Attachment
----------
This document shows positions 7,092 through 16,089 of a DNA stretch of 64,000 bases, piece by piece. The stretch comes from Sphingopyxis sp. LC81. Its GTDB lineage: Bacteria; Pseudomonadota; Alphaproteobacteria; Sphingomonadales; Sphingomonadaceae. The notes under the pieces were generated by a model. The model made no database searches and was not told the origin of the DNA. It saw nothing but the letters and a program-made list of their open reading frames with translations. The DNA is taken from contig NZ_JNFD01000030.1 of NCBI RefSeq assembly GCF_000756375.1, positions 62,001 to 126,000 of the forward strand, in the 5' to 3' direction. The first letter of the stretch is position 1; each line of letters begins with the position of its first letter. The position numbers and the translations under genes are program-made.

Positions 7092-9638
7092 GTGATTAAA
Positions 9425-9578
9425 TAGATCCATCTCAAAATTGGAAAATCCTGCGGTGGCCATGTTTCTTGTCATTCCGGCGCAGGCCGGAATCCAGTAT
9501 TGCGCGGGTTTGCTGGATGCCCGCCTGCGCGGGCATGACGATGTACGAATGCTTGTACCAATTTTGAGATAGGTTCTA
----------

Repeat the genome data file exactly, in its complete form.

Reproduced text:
This document shows positions 7,092 through 16,089 of a DNA stretch of 64,000 bases, piece by piece. The stretch comes from Sphingopyxis sp. LC81. Its GTDB lineage: Bacteria; Pseudomonadota; Alphaproteobacteria; Sphingomonadales; Sphingomonadaceae. The notes under the pieces were generated by a model. The model made no database searches and was not told the origin of the DNA. It saw nothing but the letters and a program-made list of their open reading frames with translations. The DNA is taken from contig NZ_JNFD01000030.1 of NCBI RefSeq assembly GCF_000756375.1, positions 62,001 to 126,000 of the forward strand, in the 5' to 3' direction. The first letter of the stretch is position 1; each line of letters begins with the position of its first letter. The position numbers and the translations under genes are program-made.

Positions 7092-9638
7092 GTGATTAAA
Positions 9425-9578
9425 TAGATCCATCTCAAAATTGGAAAATCCTGCGGTGGCCATGTTTCTTGTCATTCCGGCGCAGGCCGGAATCCAGTAT
9501 TGCGCGGGTTTGCTGGATGCCCGCCTGCGCGGGCATGACGATGTACGAATGCTTGTACCAATTTTGAGATAGGTTCTA